The “big issues” in climate change science have shifted over the past 4 to 6 years, with several difficult problems resolved while new research challenges rose to the fore. Scientists who are leading advisors on climate change to federal and international policymakers will examine the state-of-the-science in “Research Challenges in Climate Change: What’s New and Where are We Going?” on Feb. 14 at the American Association for the Advancement of Science (AAAS) Annual Meeting in Chicago.
“The session will be very forward looking. What we would like to do better to serve both science and the public in addressing climate change?” says co-organizer Jerry Melillo, distinguished scientist at the Marine Biological Laboratory in Woods Hole, Mass., and chair of the federal advisory committee that prepared the Third U.S. National Climate Assessment (NCA) for release this spring.
The panel will offer a scientific reckoning of issues resolved and uncovered in preparing the NCA over the past four years, as well as the Fifth Assessment Report of the Intergovernmental Panel on Climate Change (IPCC), released in late 2013. The NCA details climate change impacts in United States regions and sectors, while the IPCC’s assessment is global.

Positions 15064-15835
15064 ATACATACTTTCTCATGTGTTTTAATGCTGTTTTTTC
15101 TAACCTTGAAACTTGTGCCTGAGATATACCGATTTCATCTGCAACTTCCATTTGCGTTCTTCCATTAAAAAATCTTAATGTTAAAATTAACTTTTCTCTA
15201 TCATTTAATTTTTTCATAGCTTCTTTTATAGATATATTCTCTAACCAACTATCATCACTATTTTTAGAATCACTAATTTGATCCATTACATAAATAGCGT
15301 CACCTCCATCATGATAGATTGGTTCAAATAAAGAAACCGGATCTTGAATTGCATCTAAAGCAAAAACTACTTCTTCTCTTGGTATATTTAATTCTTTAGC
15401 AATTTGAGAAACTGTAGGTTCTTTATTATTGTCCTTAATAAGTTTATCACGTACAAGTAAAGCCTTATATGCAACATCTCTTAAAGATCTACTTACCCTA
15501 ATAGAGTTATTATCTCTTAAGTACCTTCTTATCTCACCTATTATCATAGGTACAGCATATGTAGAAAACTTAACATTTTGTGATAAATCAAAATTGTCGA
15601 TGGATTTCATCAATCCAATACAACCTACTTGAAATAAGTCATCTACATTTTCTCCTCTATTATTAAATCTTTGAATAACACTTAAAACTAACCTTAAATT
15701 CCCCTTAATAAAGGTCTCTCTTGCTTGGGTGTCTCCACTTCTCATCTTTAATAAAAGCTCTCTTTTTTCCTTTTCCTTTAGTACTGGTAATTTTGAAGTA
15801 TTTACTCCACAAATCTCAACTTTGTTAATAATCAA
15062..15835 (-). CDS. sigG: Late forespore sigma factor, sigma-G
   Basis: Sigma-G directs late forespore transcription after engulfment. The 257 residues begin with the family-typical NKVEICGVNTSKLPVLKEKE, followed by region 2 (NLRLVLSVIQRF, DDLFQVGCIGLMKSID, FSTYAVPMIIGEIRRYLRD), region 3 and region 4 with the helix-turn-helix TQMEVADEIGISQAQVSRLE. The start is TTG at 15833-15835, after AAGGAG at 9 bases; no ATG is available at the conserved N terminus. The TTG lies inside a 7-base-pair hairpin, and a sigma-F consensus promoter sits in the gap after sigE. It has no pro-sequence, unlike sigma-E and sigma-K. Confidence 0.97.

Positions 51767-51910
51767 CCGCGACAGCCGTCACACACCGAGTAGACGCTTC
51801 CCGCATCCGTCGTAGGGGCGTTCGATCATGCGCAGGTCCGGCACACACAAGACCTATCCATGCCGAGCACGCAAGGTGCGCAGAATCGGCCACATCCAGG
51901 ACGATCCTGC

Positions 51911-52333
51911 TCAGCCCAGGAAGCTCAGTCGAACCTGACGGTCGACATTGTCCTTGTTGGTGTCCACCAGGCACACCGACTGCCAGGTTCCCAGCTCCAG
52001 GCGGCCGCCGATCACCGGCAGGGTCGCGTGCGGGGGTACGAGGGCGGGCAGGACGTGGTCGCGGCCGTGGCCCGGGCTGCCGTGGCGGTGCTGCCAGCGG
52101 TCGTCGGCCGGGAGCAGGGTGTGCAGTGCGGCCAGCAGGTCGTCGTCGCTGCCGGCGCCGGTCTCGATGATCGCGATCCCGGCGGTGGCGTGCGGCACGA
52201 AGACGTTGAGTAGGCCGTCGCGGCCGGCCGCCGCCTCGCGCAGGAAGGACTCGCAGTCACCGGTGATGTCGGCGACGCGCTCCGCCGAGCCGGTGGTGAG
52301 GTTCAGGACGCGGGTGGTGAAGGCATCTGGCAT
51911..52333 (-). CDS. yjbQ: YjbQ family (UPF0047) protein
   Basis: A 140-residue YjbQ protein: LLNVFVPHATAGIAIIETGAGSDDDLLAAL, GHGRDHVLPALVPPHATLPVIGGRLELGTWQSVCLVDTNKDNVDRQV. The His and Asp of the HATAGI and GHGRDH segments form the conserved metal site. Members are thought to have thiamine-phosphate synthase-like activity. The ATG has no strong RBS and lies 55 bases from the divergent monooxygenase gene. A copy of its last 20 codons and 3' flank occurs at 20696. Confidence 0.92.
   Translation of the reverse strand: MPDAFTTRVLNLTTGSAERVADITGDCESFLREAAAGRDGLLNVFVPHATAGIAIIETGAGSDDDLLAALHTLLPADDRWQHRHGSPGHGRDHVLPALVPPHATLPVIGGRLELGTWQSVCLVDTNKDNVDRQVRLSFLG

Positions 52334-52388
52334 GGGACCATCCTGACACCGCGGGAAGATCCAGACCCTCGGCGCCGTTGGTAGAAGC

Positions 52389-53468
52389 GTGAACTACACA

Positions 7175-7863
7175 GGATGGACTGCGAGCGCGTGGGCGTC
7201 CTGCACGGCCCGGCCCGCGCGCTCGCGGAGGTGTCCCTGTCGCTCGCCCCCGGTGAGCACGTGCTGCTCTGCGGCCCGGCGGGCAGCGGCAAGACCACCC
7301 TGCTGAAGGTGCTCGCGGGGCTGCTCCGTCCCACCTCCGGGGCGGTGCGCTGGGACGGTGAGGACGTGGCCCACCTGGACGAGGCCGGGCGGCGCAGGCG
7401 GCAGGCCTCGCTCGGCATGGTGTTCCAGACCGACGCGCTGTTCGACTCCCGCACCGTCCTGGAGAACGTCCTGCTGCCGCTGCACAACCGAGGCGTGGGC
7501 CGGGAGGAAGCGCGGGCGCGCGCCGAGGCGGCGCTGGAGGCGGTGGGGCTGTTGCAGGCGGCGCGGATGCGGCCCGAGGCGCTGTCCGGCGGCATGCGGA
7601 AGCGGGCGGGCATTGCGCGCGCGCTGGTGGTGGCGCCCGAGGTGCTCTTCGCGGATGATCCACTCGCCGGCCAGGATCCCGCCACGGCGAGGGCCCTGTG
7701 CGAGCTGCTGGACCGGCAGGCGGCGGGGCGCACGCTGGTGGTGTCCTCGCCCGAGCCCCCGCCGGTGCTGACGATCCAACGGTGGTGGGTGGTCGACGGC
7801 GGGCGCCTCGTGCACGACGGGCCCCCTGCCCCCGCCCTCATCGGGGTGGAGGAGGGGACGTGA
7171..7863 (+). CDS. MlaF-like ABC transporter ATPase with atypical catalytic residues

Read the entire MBL Press Release here.
Like all of us, scientists think in scenarios: If this happened, what then?
Results of their efforts to understand and anticipate global environmental changes through the process of scenario thinking and ecological forecasting are the topic of the annual National Science Foundation (NSF) Long-Term Ecological Research (LTER) Mini-Symposium.
The forum will be held on Friday, Feb. 21, 2014, at NSF headquarters in Arlington, Va.
Presentations, including one by Ecosystems Center senior scientist Gaius Shaver who is the lead PI of the Arctic LTER, will address social and ecological change; ecosystem vulnerability, resilience and adaptability; and why long-term data are essential to understanding and predicting future responses to natural and human-caused environmental changes.
Results from scenario-thinking and simulations will be presented for ecosystems from forests to lakes to the open ocean.
Anne E. Giblin, a senior scientist at the MBL Ecosystems Center has been named a Fellow of the American Association for the Advancement of Science (AAAS), the world’s largest general scientific society, and publisher of the journal, Science. Giblin was elected for distinguished contributions to the field of biogeochemistry, especially relating to nitrogen and sulfur cycling in sediments and soils from both freshwater and marine environments. Election as an AAAS Fellow is an honor bestowed upon AAAS members by their peers.
Full story on the MBL News Blog